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11/20 - 13h33

Squall On for Sir Robin

Congratulations to Anne on winning the Rhum class.   A great effort and she has sailed a great race to a well deserved victory. In the meantime, back on the water, the positions between 2nd and 4th hardly change relatively.   The competition is between 2nd and 3rd as I think the gap between us in 4th and 3rd is too great to be reduced in the distance remaining.  We are coming in at the same speeds, or near enough.  But the fat lady aint sung yet! The squalls disrupted any thoughts of getting some sleep last evening. Although not particularly heavy, just they changed the wind direction for some time by as much as 309 degrees.
I collected a gallon of Fresh Water in a squall from the mainsail.  Pure rainwater brings out a very different flavour in tea and coffee.   I could have had more last night but did not want to leave the controls  in a large and long drawn out squall.  However I did get some clothes freshed off, so it was not all wasted.
Thoughts are now turning to cold beer and fresh salads!   Its still too far out for that.

A Wipe Out occurs when the rudders cannot hold the boat from coming up into the wind.   It is usually caused by a squall increasing the wind or a slight veer in the case of approaching the Windies.  The result is upsetting the sail balance and the boat accelerates, refuses to bear away, and flies up into the wind with all sails luffed (flapping)   In effect there is too much sail up for anything but going down wind.
If asleep, you sense immediately the problem, but you are probably too late to correct it.  The boat goes over on her side, up to 45 degrees, and just lies there everything thundering.   The only cure is to get on deck as fast as possible and ease the sheets, mainsail first, so it is not applying any push into the wind.  At this stage the auto pilot will usually switch to Standby because it is not achieving the result it wants.  Put it back on Auto and hope the boat responds.  Sometimes the Reacher has to be eased as well.   And there you hang until the boat obeys the rudders and you get her going off down wind and sort out the mess - again!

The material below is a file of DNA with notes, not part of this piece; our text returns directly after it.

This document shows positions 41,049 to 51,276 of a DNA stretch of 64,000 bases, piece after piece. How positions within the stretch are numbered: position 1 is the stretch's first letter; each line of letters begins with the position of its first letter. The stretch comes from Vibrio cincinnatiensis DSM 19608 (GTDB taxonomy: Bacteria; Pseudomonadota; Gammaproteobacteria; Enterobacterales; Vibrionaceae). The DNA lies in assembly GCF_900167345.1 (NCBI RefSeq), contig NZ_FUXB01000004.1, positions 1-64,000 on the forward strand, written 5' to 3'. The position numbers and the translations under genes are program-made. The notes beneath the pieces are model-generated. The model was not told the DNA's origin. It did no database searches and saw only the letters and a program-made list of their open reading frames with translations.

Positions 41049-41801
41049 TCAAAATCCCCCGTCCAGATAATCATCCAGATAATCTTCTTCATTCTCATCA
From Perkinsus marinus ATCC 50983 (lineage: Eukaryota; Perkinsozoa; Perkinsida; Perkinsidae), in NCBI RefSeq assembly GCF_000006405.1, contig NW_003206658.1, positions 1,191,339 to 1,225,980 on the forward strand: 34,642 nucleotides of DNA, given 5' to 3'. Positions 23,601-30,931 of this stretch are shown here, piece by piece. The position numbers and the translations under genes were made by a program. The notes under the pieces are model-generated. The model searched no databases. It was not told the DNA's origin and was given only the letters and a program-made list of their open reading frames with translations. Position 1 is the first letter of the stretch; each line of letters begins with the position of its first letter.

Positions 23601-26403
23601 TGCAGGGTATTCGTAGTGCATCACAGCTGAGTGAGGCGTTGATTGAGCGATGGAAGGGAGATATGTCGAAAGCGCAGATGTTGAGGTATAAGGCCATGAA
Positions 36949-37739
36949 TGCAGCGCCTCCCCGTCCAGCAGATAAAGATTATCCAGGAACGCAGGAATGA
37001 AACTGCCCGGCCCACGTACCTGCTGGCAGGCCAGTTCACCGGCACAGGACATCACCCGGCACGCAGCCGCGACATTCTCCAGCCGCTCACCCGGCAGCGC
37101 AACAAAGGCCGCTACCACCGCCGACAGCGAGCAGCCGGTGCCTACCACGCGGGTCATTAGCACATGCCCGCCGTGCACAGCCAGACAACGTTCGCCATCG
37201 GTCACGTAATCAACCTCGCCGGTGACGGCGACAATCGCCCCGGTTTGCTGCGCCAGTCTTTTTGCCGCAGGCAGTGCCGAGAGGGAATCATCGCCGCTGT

The answer is there is too much sail up, but this is a race

Autres actualités

11/04/2017

 Entries Are Open

Entries Are Open

Long awaited by skippers, boat and team owners, stakeholders and sponsors alike the Notice of Race for the 40th anniversary Route du Rhum-Destination Guadeloupe was published and made available on Tuesday 24th October. The official document drawn up and published by OC Sport Pen Duick, the organisers of the historic event, formally opens the entry registration process and announces the opening dates of the 12,000 m2 race village in Saint Malo. The village will be open from Wednesday 24th October and stays open until after the start on Sunday November 4th.

11/22/2014

Sir Robin's In The Pink on Grey Power, finished third!

Sir Robin's In The Pink on Grey Power, finished third!

Sir Robin Knox-Johnston finishes third in Rhum Class in La Route du Rhum-Destination Guadeloupe Solo Transatlantic Race. Hours from the finish line, when he was locked in a tense final battle with Italian course record holder for his class Andrea Mura, doing all he could to steal second, Britain's Sir Robin Knox-Johnston, 75, pronounced that he would be simply 'ecstatic' if he were to finish third in the Rhum Class of La Route du Rhum-Destination Guadeloupe, the 3542 miles solo race from Saint-Malo, France to Guadeloupe in the French West Indies.